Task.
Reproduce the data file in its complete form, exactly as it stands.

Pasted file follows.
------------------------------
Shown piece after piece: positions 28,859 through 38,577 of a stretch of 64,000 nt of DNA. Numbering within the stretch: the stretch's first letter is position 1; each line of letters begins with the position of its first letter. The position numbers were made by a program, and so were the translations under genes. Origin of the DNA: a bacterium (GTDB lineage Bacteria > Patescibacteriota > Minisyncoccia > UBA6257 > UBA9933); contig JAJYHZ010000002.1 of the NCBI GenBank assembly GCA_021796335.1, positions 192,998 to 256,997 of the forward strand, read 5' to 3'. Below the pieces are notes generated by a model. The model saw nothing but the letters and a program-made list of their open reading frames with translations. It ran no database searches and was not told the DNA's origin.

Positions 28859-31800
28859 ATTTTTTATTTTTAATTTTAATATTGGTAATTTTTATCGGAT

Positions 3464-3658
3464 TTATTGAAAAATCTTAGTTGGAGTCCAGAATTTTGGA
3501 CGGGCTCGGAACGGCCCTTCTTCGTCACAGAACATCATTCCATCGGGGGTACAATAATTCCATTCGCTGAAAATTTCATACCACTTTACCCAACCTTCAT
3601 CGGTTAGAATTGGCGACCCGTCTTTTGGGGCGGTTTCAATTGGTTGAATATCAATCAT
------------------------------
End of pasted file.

Shown piece after piece: positions 28,859 through 38,577 of a stretch of 64,000 nt of DNA. Numbering within the stretch: the stretch's first letter is position 1; each line of letters begins with the position of its first letter. The position numbers were made by a program, and so were the translations under genes. Origin of the DNA: a bacterium (GTDB lineage Bacteria > Patescibacteriota > Minisyncoccia > UBA6257 > UBA9933); contig JAJYHZ010000002.1 of the NCBI GenBank assembly GCA_021796335.1, positions 192,998 to 256,997 of the forward strand, read 5' to 3'. Below the pieces are notes generated by a model. The model saw nothing but the letters and a program-made list of their open reading frames with translations. It ran no database searches and was not told the DNA's origin.

Positions 28859-31800
28859 ATTTTTTATTTTTAATTTTAATATTGGTAATTTTTATCGGAT

Positions 3464-3658
3464 TTATTGAAAAATCTTAGTTGGAGTCCAGAATTTTGGA
3501 CGGGCTCGGAACGGCCCTTCTTCGTCACAGAACATCATTCCATCGGGGGTACAATAATTCCATTCGCTGAAAATTTCATACCACTTTACCCAACCTTCAT
3601 CGGTTAGAATTGGCGACCCGTCTTTTGGGGCGGTTTCAATTGGTTGAATATCAATCAT